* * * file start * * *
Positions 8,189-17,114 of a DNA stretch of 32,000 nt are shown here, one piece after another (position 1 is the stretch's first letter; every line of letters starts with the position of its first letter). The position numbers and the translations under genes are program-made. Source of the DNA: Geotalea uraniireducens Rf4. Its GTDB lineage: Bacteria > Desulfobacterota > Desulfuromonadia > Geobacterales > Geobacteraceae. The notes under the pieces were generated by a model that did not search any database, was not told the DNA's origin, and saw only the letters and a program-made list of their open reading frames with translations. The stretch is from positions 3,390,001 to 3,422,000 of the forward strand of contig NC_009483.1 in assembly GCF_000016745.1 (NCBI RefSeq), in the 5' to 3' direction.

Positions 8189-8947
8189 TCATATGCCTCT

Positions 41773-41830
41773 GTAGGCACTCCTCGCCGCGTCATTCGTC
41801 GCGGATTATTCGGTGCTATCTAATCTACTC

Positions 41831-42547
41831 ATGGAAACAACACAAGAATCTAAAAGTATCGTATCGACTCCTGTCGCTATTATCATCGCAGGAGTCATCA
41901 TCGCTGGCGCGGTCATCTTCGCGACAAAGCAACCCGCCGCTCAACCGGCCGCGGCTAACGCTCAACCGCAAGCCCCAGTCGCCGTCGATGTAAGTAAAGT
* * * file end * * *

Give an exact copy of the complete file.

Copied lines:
Positions 8,189-17,114 of a DNA stretch of 32,000 nt are shown here, one piece after another (position 1 is the stretch's first letter; every line of letters starts with the position of its first letter). The position numbers and the translations under genes are program-made. Source of the DNA: Geotalea uraniireducens Rf4. Its GTDB lineage: Bacteria > Desulfobacterota > Desulfuromonadia > Geobacterales > Geobacteraceae. The notes under the pieces were generated by a model that did not search any database, was not told the DNA's origin, and saw only the letters and a program-made list of their open reading frames with translations. The stretch is from positions 3,390,001 to 3,422,000 of the forward strand of contig NC_009483.1 in assembly GCF_000016745.1 (NCBI RefSeq), in the 5' to 3' direction.

Positions 8189-8947
8189 TCATATGCCTCT

Positions 41773-41830
41773 GTAGGCACTCCTCGCCGCGTCATTCGTC
41801 GCGGATTATTCGGTGCTATCTAATCTACTC

Positions 41831-42547
41831 ATGGAAACAACACAAGAATCTAAAAGTATCGTATCGACTCCTGTCGCTATTATCATCGCAGGAGTCATCA
41901 TCGCTGGCGCGGTCATCTTCGCGACAAAGCAACCCGCCGCTCAACCGGCCGCGGCTAACGCTCAACCGCAAGCCCCAGTCGCCGTCGATGTAAGTAAAGT